What Affects Your Life the Most?

I’ve noticed a strange phenomenon these past nine years living in Nova Scotia. The other day Dave and I were having our morning coffee and he was once again talking about the weather. Whether its going to be sunny, cold, rainy, stormy, windy, humid or overcast the discussion is always about the weather.

For example, I will say, “Let’s go for a walk.”

And he answers, “What’s the temperature?”

And so ensues a search through the Weather Channel to see whether or not we should go for a walk.

“Why not just look out the window?” I say.

Well, it’s more complicated than that. There are all these other nuances about sunglasses or not, long or short pants, hoodie or t shirt, whether its going to rain in the next forty minutes, and on it goes.

I remarked that when I lived in Quebec there were never such discussions.


Life on the outskirts of Montreal had us listening to the traffic report and planning our outings around ‘l’heure du point’, also known as the rush hour. Everything we did had to take the traffic, road construction and road conditions into consideration. We didn’t worry about the weather because the roads would always be ploughed and clean.

Not so in the Maritimes. Sometimes you can wait a long time before the road workers are out after a snowstorm.

So I came to an interesting conclusion:

People who live in the Maritimes talk about the weather all the time because that’s what affects their life the most.

However, people who live in cities talk mostly about the traffic because that’s what affects their lives the most.






The other day I was sitting at the computer planning Christmas things while listening to some easy music on the radio. The sun was shining for the first time in ten days here in Nova Scotia and I was thinking that right now life’s pretty good. My children are all coming home for Christmas, we’re heading South for a couple of months and we’re both healthy. What more could a person ask for?

The incessant ringing of the phone interrupted my reverie. Who would be calling on the house phone at this time of day? Most of our callers use the cell phone number.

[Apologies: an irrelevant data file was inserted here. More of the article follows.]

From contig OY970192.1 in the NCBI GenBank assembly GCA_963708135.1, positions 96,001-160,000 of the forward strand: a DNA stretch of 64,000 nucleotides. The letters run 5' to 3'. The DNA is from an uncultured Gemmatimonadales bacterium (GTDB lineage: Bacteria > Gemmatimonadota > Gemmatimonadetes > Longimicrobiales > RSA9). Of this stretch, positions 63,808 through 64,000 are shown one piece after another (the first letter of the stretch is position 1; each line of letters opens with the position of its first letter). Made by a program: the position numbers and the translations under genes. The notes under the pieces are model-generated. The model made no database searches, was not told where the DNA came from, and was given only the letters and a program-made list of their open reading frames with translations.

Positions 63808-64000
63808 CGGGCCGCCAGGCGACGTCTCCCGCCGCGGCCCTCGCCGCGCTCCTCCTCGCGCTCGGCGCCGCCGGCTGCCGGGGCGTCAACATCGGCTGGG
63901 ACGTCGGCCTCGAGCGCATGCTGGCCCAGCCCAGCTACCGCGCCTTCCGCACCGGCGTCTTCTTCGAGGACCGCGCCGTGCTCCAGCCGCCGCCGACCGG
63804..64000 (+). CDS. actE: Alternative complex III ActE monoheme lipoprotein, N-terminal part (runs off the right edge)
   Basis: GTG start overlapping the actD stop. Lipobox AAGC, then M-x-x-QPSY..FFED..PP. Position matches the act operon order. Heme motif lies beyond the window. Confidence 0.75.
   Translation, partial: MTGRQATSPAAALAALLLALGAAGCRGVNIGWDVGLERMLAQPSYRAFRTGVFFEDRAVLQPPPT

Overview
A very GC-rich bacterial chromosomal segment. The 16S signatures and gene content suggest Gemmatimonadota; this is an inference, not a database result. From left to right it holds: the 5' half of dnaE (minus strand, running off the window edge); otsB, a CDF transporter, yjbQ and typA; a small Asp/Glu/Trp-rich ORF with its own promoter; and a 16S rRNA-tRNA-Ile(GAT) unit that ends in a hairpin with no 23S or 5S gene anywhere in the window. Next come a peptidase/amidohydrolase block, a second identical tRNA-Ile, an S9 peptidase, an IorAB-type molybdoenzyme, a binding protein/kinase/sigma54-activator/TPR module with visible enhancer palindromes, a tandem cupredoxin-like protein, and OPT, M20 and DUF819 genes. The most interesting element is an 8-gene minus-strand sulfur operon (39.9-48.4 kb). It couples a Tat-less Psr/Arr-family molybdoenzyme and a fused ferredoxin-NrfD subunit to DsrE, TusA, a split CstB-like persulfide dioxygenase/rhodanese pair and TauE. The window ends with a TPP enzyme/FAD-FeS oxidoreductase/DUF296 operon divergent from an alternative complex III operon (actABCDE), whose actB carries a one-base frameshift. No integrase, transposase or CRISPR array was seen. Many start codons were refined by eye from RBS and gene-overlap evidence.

I checked the call display to make sure it was a legitimate call and not a telemarketer.

Oh! It was the IWK hospital in Halifax. There is only one reason anyone from the IWK would be calling our house. And my mind flashed back to a couple of years ago…

It was January 2015 when I ended up in hospital with Bell’s palsy. The doctors weren’t satisfied that it was just Bell’s palsy because of a few other symptoms I was presenting. I languished four days in hospital while waiting to have an MRI of my brain, with dye.

Pure joy.

Finally my big day arrived and I was wheeled to the X-ray department. Darn MRI machines give me claustrophobia so they dosed me with Ativan and put a cloth over my eyes. I wrote a blog in my mind while in that tube, with all its attendant noises.

Finally it was over.

The result was that I ‘just’ had Bell’s palsy BUT “We noticed a lesion on your brain.”


I said, “Calling it a lesion is just a gentle way of saying tumor, right?”

And they affirmed that was correct. And now because we have seen this tumor/lesion, you will have to be followed by a neurosurgeon. So now, in addition to having a doctor, chiropractor, massage therapist, dentist, gynecologist and gastroenterologist, I will also have a neurosurgeon.

When I visited my neurosurgeon a couple of months later, he told me that there was indeed a lesion/tumor on my brain, but it was small and there was nothing to do about it, save to monitor it by MRI every year to make sure it was not growing. Then he showed me a picture of my brain! It looked something like this:


He told me I could live my whole life and never have known about the tumor, unless, that is, if I started having wicked headaches and other nasty symptoms. It was only because of the MRI for my Bell’s palsy that they found it, and now that they know about it they have to monitor it. He said that in medical circles I was what they called VOMIT


                               Victim Of Medical Imaging Technology


To date I have had two MRIs and each time I wait anxiously for the results. So when I saw IWK on the call display I knew what was coming.

Bravely picking up the phone I said, “Hello”

It was Dr Walling, my neurosurgeon. After exchanging the requisite pleasantries about impending Christmas and the weather while my heart pounded louder and louder, he said, “There has been no change!”


Done for another year with my V.O.M.I.T.



Everyone Has A Story…

Last Sunday there was a new person in church; a woman, alone, kind of stern looking. Well, I don’t know if she was new or not. It’s just that I had never seen her before. She was kind of plain looking with her hair pulled back in a tight ponytail and she wore a longer length skirt. She appeared to be middle aged.

She sat right in front of me and didn’t speak to anyone at all.

There is a point in the service when everyone passes on greetings to each other. It used to make me nervous when I didn’t know anyone in the church, but now it’s a time I look forward to: greeting everyone, shaking their hand or giving them a hug, a connection. So I went to shake the hand of the mysterious stranger in front of me. I wished her good morning. I smiled in welcome at her. She wished me good morning but she did not smile. At all.